TiVo HD DVR Page 3

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The Short Form
Price: $300 plus subscription / tivo.com / 877-289-848
Snapshot
With capabilities that go beyond those of a cable-leased box, the attractively-priced TiVo HD offers a strong case for getting your own DVR, but it's not without its foibles.
Plus
•$500 cheaper than TiVo Series 3 •Aggregates cable TV, over-the-air, and Internet programs in one box •Easy to use program guide •Schedules recordings over the Internet
Minus
•TV picture obscured by guide •Can't surf guide while watching recorded show or see list of recordings while watching TV •Mushy directional diamond and rocker buttons on remote •Incompatible with satellite and cable video-on-demand services
Key Features
•Record two HD cable or over-the-air channels at once while watching a previously recorded show •Store up to 20 hours in HD or 180 hours in standard definition •Download to rent or buy Amazon Unbox movies •Stream photos or music from networked computer •Inputs: Cable, antenna •Outputs: HDMI; component-, S-, and composite-video; stereo analog and optical digital audio; Ethernet; phone line; 2 USB connectors (for optional Wi-Fi adapter); e-SATA (for hard-drive expansion) •16.5 x 12.6 x 3.4 in; 12 lb

Even though you can get your cable company's video-on-demand services only through its set-top box (CableCARDs, including the M-Card, are incompatible with VOD), TiVo's partnership with Amazon Unbox puts many of the same movies at the tip of your remote. Once you register your TiVo box with Amazon, you can order TiVo-compatible movies from your TV or your computer that are downloaded directly to your TiVo's hard drive, and thousands of titles are available. Prices are competitive with cable, but in the case of certain titles (mainly old ones), Amazon lets you download the movie to keep permanently. So, for example, 300 was available only for rental at 99 cents (most new rentals are $3.99), and you have 24 hours to complete viewing it once you press play. Even if you don't watch it, your Amazon Unbox video is automatically deleted within 30 days of when you download it. But a library title, such as Journey to the Center of the Earth, can be bought for $9.99. Each Amazon Unbox Video purchase allows you to download multiple versions at different quality levels. They include a 2.8-megabit-per-second version (highest quality) for playback on a TiVo Series 2, Series 3, or TiVo HD, a 2.5-Mbps version suitable for playback on a PC, and a 600-kilobit -per-second version meant for playback on a Windows Media-compatible handheld device. Unfortunately, titles are not available in high definition.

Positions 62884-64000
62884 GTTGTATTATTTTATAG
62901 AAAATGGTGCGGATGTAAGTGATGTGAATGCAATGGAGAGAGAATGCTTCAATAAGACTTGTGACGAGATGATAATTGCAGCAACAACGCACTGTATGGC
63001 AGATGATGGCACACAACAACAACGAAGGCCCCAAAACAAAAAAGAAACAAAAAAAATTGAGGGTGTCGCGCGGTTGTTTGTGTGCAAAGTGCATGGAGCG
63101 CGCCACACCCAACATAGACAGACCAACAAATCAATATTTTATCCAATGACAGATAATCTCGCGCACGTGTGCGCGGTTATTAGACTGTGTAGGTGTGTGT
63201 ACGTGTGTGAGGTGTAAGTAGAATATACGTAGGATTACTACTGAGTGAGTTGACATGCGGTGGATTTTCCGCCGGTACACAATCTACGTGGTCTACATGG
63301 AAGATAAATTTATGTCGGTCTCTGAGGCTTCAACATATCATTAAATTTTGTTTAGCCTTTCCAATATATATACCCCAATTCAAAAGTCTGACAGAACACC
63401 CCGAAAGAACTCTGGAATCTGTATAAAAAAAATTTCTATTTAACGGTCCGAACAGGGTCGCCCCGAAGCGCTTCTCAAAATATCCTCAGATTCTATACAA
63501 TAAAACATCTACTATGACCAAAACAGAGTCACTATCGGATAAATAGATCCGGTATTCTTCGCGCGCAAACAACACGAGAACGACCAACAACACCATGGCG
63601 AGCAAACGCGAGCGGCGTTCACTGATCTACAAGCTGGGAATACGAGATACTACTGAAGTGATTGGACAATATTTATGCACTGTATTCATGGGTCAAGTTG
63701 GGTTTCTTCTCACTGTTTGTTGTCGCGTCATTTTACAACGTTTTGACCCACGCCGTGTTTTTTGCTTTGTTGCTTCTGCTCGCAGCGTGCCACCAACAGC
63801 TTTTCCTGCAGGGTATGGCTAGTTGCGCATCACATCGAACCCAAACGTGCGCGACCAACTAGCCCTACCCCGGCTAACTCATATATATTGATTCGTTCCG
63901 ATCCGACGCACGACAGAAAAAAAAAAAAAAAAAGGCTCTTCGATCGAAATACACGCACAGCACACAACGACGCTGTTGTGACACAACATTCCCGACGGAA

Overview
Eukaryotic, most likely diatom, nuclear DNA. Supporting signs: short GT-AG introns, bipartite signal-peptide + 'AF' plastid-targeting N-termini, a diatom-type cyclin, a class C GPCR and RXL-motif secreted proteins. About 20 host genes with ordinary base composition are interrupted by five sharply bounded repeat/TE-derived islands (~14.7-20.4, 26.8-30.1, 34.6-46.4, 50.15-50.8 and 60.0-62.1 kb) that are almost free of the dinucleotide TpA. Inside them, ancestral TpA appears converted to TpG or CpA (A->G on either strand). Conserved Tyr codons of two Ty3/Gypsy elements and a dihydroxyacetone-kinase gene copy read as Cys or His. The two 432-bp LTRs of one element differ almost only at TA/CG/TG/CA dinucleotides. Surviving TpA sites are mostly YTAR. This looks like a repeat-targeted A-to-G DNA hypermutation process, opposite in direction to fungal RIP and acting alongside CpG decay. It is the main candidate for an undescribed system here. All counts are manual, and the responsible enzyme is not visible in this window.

Access to Amazon Unbox movies is via a menu called TiVoCast Downloads, which includes content from other TiVo's partners that would otherwise be available on the Internet from a computer. These include video shorts from The New York Times, The Onion, and CNET that are free to TiVo subscribers. Since these are mainly series, you can set up a Season Pass as you do with TV shows. That way, they'll be downloaded ahead of time automatically as they become available, and they're listed on the Now Playing screen along with recorded TV programs. Also, TiVo has a new feature called Swivel Search that works across both TV programs and TivoCasts. So, for example, creating a Wish List for comedy not only brings up The Office but also The Onion videos.

TiVo offers a separate audio podcast menu with such partners as NPR, Scientific American, and ABC's Lost. Or you can enter the RSS feed for a particular URL. These programs only stream, though, and you can't even pause a podcast once it begins. So, while I loved the idea of sharing with my wife a particularly poignant and funny segment of This American Life, an NPR show, there was no way to fast-forward to the last two sections that I cared most about. Having been spoiled by TiVo control over TV, I found sitting through a 59-minute podcast just to hear the last 12 minutes incredibly frustrating.

TiVo HD has a hidden talent, and that's being a media receiver for streaming photographs and music from a networked computer. That makes it a little like Apple TV, though it doesn't play video from your computer, and it can't play music and photos at the same time. Still, I love the fact that TiVo HD combines the functions of a high-def cable and over-the-air DVR, an Internet content aggregator, and a home network media receiver in one box. It saves space on my A/V rack and uses up just one set of inputs on my TV, not to mention just one outlet in my power strip.

At the same time, aspects of the TiVo experience can be a little disappointing. Some eight years after TiVo helped put DVRs on the map, I was struck by how little its interface has changed. While competitors have introduced picture-in-guide (PIG), shortcuts to get a list of recorded shows or to jump 24-hours ahead in the guide, or the ability to peruse the guide while watching a recorded show or see your list of recordings while watching live TV, TiVo still can't do any of those things. It's grid-style onscreen guide (one of two guide options offered) is completely opaque; having gotten used to my big-screen TV accommodating both my cable company's guide and a decent-size picture of what I'm watching, I find TiVo's cover-up intrusive and its inability to multitask lame. Also, if it's Thursday and you bring up the guide intending to check out Sunday night's offerings, you have to screen down through every listing from now until Sunday - no 24-hour jump ahead/back command.

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